Royal Marines ‘Knowingly’ Exposed to Asbestos: 260 Personnel Take Legal Action Against MoD

In a startling development, 260 Royal Marines, predominantly from Plymouth's 30 Commando and Arbroath's 45 Commando, have initiated legal proceedings against the Ministry of Defence (MoD) for alleged exposure to asbestos during exercises in Latvia in 2018 and 2019.

The marines claim that the MoD "knowingly" subjected them to the harmful substance, breaching the Human Rights Act.

The controversy surfaced when former Royal Marine Edward Hill, who served for 15 years, raised concerns about dust in a disused building at the base called Skrunda-1.

Hill collected a sample, revealing the presence of Chrysotile fiber, a form of asbestos. Allegations suggest that the MoD was aware of asbestos at the site before the exercises but failed to inform the personnel adequately.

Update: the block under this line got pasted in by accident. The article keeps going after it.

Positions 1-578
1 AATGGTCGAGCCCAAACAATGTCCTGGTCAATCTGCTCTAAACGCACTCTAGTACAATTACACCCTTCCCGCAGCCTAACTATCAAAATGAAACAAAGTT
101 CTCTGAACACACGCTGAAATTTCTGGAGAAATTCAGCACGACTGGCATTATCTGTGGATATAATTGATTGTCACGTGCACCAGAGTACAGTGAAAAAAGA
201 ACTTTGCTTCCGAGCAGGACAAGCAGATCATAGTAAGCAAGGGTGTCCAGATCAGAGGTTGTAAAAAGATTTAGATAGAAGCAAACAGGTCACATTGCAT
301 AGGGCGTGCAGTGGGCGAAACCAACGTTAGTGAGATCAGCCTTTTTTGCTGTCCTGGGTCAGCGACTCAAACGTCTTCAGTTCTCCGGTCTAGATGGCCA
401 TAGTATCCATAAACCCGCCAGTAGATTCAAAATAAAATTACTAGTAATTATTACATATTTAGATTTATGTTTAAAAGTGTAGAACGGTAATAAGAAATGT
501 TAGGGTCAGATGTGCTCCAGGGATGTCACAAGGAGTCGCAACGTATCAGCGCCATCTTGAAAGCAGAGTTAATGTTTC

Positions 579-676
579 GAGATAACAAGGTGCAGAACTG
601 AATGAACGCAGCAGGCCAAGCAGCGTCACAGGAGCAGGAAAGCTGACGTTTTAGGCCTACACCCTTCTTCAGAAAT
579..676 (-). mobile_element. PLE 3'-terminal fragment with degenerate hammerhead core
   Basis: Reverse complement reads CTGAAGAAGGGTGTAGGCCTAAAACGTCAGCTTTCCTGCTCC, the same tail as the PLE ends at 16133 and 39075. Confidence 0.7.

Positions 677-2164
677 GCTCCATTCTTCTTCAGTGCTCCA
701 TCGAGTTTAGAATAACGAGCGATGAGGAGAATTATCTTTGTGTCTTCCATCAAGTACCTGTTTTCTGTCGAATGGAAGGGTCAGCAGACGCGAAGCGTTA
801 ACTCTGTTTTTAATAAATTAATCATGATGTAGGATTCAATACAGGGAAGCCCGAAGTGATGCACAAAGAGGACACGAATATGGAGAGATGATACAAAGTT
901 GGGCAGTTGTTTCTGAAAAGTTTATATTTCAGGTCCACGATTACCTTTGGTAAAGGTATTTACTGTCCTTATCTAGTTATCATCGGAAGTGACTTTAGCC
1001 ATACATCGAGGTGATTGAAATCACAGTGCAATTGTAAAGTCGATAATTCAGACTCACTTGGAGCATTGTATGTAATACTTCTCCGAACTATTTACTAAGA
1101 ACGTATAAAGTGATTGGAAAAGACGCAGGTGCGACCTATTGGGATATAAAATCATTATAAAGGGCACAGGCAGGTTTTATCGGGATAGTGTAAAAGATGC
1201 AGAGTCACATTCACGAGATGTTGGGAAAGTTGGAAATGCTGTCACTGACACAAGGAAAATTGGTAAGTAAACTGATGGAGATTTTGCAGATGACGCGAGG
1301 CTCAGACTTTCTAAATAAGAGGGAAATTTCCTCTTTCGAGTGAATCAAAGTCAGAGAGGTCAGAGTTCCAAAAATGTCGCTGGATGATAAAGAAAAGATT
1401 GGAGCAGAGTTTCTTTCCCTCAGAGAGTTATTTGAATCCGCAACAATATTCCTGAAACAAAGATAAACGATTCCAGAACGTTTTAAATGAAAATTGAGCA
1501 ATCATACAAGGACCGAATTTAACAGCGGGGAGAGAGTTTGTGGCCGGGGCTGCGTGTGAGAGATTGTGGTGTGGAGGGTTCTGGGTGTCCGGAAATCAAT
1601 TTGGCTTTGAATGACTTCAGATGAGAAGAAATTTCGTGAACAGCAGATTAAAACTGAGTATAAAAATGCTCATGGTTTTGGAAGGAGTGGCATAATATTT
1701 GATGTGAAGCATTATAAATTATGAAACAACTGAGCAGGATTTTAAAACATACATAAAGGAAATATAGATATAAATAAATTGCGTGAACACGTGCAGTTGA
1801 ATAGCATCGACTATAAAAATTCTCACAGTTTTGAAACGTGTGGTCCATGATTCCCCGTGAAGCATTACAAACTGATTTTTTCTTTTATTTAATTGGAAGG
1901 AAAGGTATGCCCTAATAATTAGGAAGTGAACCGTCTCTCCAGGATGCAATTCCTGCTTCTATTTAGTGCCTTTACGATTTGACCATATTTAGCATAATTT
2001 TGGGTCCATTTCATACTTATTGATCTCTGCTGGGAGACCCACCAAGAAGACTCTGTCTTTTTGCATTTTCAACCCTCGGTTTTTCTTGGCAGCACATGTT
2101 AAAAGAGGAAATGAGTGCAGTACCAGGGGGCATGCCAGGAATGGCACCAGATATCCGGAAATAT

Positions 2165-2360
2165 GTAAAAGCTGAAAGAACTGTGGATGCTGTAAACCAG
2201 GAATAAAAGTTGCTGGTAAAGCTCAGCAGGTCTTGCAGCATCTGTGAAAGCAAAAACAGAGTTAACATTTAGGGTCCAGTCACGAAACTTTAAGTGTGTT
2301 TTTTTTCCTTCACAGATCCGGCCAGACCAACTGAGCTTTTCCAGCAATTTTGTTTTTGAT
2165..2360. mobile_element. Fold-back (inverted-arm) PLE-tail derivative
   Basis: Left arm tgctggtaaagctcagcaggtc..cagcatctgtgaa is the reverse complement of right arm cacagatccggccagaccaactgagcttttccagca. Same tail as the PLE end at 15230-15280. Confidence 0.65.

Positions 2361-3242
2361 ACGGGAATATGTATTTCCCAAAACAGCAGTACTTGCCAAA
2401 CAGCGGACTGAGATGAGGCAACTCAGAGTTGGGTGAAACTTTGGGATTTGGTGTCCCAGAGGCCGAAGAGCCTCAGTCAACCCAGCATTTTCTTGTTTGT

The Russian writing in an accommodation area translates to "dangerous to life


The legal proceedings, initiated on 6 February, focus on seeking compensation for breaches of the Human Rights Act and trespass to the person.

The case challenges Crown immunity, which shields the MoD from prosecution. Legal experts and MPs, including Ben Bradshaw, are calling for an independent inquiry, emphasizing the duty of care owed by the MoD to its personnel.

The situation highlights the potential risks military personnel face during training exercises and raises crucial questions about accountability, transparency, and the duty of care owed by the Ministry of Defence.

You can  read the full story here.

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